Right now it’s great. The Ski Shelter here in Camden Hills state park is warm enough that I’m sitting without my coat and soaking up the heat from the big woodstove. My brother Roy and my friend Clarkie are here with me. The rangers have stocked this building with dry split oak, which is now glowing away behind the glass door of the massive wood stove at one end of the place.
We walked eight miles from one end of town to the other. We walked through muck, mud, streams, and suckholes of crumbling, refrozen snow. We started walking right out the door of our house, and walked the first half of the over discontinued town roads and parts of the so called center of town.
It started raining before we entered the Drake Corner variety store and we didn’t have raingear with us. We only got a bit wet and dried out over coffee and a Chunky candy bar. After leaving the store we started a long uphill slog, eventually reaching the high point at the intersection of the Cameron Mountain Trail and Zeke’s.
After a quick and sometimes steep 1 mile descent back to the main Multiuse trail through the park, wemtarrived at the shelter.
As Clarkie stated in his own excellent report, the $32.10 fee for up to 7 has to be the best facility deal in New England that is clean, easy to heat, with a trash can outside, as we as a a well- serviced outhouse. My share of the cost was taken care of by the $5 bill I found lying on top of the snowmobile trail on the way out.
Later, the Speedy Sister,. AKA Auntie Mame and V8, rolled in with Jody (the dog ) to join the party. Pat Hurley made it just before dark, filling up all 6 bunks.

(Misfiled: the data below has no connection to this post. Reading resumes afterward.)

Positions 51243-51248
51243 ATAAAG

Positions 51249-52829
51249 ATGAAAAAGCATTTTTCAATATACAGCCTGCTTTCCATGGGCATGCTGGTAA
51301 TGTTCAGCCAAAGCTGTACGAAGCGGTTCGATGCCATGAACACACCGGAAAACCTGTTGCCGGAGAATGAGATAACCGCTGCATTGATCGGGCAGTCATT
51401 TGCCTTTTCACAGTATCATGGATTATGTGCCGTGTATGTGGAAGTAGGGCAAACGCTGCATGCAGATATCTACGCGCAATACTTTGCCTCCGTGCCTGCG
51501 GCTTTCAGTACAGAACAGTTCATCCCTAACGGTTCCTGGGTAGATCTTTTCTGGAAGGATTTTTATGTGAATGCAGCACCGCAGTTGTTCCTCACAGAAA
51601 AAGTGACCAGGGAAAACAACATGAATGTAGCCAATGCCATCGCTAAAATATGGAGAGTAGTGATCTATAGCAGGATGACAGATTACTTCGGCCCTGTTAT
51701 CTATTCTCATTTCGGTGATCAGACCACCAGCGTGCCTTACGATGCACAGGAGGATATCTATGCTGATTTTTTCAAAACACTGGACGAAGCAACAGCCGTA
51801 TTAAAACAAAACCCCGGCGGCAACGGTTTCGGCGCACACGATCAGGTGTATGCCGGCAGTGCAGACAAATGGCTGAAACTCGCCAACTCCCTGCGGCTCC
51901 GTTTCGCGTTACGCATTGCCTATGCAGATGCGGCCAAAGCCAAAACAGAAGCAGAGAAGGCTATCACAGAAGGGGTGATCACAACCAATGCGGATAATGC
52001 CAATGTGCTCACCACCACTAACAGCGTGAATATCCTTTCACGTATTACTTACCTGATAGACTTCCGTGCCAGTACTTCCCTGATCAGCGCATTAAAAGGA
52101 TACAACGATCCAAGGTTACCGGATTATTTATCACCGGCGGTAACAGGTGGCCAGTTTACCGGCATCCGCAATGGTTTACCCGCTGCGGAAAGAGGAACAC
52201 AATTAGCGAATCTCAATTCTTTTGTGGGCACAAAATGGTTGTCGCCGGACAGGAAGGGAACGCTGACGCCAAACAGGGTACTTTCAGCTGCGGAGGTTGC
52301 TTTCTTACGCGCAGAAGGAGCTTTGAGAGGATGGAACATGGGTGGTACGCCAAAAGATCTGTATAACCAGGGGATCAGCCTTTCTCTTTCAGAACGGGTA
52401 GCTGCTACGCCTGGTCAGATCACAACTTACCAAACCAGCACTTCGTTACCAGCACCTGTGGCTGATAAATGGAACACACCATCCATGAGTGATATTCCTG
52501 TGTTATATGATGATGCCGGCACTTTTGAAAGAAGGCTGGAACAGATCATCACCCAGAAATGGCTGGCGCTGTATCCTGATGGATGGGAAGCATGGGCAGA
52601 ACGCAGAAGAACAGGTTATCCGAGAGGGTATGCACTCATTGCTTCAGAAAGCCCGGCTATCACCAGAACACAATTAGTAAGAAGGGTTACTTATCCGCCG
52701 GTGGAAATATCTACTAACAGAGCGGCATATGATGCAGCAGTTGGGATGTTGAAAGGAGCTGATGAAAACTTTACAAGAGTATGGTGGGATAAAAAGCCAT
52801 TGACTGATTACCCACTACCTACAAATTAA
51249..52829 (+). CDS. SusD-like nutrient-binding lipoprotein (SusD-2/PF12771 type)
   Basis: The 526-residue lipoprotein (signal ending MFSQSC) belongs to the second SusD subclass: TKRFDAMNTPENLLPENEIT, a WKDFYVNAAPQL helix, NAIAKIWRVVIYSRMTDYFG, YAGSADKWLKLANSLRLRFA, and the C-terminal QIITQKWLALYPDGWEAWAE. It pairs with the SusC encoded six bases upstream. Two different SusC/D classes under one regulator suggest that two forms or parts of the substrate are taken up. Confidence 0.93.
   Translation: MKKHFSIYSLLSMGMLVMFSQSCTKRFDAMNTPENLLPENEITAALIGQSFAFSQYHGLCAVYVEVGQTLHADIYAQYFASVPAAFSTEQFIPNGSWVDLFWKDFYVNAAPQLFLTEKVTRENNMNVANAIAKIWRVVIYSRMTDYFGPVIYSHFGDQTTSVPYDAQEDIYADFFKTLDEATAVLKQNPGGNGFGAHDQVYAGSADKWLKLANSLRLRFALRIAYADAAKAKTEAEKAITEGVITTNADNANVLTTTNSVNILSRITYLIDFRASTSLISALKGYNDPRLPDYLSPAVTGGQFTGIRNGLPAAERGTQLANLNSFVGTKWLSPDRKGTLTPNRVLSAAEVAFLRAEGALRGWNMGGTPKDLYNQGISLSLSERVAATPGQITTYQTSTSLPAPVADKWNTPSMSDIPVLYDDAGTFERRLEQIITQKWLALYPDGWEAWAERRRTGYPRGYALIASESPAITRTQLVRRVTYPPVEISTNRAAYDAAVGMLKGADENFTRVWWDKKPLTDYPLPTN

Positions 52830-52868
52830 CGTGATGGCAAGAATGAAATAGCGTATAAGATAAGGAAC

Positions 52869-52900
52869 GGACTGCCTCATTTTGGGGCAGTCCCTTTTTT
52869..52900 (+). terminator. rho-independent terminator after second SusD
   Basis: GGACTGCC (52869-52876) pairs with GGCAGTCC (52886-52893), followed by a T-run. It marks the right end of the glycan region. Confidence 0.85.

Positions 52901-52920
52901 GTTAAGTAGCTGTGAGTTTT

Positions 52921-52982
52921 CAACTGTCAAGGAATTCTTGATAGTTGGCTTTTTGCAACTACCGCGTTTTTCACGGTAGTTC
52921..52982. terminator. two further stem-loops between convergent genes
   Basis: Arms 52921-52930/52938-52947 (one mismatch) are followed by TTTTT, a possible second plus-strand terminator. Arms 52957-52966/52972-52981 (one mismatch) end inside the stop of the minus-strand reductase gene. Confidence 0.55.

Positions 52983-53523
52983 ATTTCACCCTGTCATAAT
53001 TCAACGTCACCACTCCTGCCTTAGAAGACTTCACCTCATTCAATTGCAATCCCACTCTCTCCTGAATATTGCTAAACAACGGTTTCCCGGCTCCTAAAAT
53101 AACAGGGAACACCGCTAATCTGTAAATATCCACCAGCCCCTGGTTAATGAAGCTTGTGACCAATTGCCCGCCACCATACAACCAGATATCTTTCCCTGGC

Great meal, grilled steaks, baked potatoes, wine , salad, homemade carrot cake muffins, all taste much better away from the house in a cabin in the middle of the woods but this event was more enjoyable than most.
Clarkie’s recent e-mail reflects the group’s satisfaction with our experience. He wants to reserve two nights next February right on the full moon to get together and do a full moon night hike up the the top of Mt. Megunticook. Done deal.
In the Path of Young Bulls details a team’s five-month-long stint of daily challenges along the Continental Divide National Scenic Trail, one of the USA’s toughest long-distance journeys. The book also serves as a resource for section and long-distance hikers in planning their own CDT adventures, by including daily mileages from starting and ending locations, as well as on-trail reports and conditions for each day’s hike.
$30.00 (plus tax)
286 pages, with over 50 pages of full color photos.
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